Lucy Faithfull

Lucy Faithfull portrait

Judith’s book, Lucy Faithfull: Mother to Hundreds, is hot off the press. It is ‘a compelling account of a remarkable woman’, in the words of Olive Stevenson.

A life-long and passionate campaigner for children, Baroness Lucy Faithfull (1910-1996) was one of the most eminent social workers of the twentieth century. She was the first social worker to be given a life peerage, and, although she sat on the Tory benches in the Thatcher era, she opposed, and persuaded others to oppose, so many of the measures which that Party supported in relation to the welfare of children that the Tory whips gave her the nick-name of ‘Lady Faithless’.

She worked all through the Second World War to support evacuees and their foster carers. She never married or had children of her own, but as Children’s Officer for Oxford City she made a difference, directly or indirectly, to the lives of very many children and families.

Lucy was one of the first to realise that, in order to re-unite families where sexual abuse had taken place and to protect children from further abuse, effective treatment of the abusers was necessary. She helped to found, and gave her name to, the Lucy Faithfull Foundation, which pioneered intensive therapeutic rehabilitation for sex offenders. It is now acknowledged as a leading criminal justice charity.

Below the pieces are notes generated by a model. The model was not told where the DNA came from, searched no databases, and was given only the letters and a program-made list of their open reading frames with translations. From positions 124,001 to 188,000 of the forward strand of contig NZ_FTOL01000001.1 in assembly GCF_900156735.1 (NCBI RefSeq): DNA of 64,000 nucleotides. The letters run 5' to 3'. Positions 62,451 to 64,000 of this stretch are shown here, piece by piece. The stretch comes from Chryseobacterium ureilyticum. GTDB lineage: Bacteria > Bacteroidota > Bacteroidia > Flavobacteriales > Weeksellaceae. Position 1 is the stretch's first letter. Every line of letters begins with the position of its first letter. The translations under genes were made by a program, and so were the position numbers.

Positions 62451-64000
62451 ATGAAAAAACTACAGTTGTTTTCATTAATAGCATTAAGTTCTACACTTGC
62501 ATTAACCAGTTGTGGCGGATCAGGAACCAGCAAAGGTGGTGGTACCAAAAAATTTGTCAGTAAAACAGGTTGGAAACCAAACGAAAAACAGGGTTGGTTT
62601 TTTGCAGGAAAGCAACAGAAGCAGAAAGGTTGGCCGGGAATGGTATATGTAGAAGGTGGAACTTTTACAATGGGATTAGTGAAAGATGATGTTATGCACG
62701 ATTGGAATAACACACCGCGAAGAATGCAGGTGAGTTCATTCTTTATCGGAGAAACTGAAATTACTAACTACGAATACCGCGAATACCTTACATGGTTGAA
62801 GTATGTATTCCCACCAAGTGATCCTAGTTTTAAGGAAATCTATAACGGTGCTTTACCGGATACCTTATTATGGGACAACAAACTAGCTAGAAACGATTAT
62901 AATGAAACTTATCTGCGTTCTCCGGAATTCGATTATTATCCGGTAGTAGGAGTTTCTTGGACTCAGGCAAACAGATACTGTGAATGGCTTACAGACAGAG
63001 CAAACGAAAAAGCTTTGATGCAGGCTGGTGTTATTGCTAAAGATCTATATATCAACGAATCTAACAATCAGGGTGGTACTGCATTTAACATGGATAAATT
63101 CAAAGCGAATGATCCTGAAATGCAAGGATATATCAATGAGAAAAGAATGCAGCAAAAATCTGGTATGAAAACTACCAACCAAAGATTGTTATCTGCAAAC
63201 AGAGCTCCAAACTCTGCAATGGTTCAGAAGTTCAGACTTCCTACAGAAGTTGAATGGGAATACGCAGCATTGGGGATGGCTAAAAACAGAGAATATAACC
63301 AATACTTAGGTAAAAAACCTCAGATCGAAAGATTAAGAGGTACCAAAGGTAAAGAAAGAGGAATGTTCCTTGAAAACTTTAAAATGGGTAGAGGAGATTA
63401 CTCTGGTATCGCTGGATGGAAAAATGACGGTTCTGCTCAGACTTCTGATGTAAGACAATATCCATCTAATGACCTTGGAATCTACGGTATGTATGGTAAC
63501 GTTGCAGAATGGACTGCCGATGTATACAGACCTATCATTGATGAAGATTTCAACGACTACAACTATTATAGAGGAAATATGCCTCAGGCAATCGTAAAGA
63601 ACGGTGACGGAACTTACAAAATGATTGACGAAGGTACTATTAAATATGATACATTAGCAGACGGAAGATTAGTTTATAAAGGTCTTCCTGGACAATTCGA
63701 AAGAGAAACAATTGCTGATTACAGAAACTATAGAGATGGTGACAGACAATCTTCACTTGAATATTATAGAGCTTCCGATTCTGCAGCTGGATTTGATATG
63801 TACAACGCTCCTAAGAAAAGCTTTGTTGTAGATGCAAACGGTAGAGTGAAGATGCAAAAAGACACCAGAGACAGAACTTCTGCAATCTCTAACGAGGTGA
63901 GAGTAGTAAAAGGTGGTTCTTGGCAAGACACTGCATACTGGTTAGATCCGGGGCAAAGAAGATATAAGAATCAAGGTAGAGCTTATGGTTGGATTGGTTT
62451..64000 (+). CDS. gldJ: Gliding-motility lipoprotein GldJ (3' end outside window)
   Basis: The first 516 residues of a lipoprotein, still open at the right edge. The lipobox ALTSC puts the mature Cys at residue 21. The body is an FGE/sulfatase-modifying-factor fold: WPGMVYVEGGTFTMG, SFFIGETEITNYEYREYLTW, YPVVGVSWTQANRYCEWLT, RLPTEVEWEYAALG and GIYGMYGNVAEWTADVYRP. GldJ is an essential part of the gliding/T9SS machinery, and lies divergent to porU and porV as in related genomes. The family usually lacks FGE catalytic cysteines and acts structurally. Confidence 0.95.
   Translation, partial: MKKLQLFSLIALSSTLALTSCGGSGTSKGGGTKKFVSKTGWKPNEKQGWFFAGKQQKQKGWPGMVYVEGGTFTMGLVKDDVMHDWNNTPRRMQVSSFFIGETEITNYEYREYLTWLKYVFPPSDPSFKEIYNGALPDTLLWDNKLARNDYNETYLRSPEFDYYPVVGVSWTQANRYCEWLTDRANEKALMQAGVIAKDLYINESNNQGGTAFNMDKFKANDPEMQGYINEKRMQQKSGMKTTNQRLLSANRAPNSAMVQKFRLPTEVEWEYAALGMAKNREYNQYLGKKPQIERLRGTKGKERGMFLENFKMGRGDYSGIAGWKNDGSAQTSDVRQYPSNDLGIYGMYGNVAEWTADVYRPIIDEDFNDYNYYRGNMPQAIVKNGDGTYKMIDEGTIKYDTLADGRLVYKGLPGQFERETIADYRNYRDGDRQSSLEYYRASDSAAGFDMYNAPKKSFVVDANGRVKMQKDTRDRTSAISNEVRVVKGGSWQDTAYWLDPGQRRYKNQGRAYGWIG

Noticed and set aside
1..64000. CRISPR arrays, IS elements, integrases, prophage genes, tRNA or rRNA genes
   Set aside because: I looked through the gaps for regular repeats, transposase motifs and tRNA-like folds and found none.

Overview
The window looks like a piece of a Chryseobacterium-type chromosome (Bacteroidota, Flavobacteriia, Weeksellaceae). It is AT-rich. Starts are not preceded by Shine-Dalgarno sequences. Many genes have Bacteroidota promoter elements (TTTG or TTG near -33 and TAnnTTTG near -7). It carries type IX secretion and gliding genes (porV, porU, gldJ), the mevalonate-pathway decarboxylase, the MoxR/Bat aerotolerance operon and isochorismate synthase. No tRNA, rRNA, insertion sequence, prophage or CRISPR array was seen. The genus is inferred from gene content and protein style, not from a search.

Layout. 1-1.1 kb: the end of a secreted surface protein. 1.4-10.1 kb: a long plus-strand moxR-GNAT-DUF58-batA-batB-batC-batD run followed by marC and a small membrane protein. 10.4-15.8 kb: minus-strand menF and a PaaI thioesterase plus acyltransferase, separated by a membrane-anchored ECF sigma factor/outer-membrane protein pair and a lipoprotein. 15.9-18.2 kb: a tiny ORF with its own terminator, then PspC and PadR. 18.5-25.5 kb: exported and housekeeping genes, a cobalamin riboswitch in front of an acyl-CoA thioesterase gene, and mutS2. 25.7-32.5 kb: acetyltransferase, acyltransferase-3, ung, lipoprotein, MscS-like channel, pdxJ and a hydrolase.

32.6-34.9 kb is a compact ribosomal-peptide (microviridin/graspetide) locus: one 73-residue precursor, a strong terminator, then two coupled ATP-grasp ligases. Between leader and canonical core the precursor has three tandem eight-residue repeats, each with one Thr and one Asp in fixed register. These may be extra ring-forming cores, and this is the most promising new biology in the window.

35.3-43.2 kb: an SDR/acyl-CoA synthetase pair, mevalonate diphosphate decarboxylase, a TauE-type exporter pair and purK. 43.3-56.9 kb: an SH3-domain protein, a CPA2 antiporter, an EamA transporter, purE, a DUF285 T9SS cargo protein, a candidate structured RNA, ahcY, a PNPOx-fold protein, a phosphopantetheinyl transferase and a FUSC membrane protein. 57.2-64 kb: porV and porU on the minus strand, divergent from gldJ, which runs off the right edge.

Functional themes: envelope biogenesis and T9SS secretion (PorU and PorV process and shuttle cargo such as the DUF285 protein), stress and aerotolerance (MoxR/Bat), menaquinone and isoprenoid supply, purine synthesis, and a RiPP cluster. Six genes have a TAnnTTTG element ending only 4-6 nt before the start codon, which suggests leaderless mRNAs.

Lucy Faithfull is an inspiration to social workers everywhere, and this account of her life is a history of childcare during the twentieth century.

To buy the book (price £12.00) please email me.

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Reviews of Lucy Faithfull: Mother to Hundreds

‘This book is a fascinating account of the evolution of children’s social work and an illuminating case study of an effective professional life. It provides a telling commentary on current debates for all involved in social work.’
David N Jones, Professional Social Work

‘Fascinating, compelling and readable biography...The descriptions of incidents in Lucy’s life convey her humility, her charm and her persistence. Her character is drawn with humour...The book is a very useful contribution to the history of the development of social work, especially in children's services.’
Christine Hayes, The Friend

‘Judith Niechcial’s book is well researched. She has read through mounds of papers and interviewed many people who knew Lucy, organising the material to reflect both the phases of Lucy’s career and the development of the services to which she contributed.’
David Lane, Children Webmag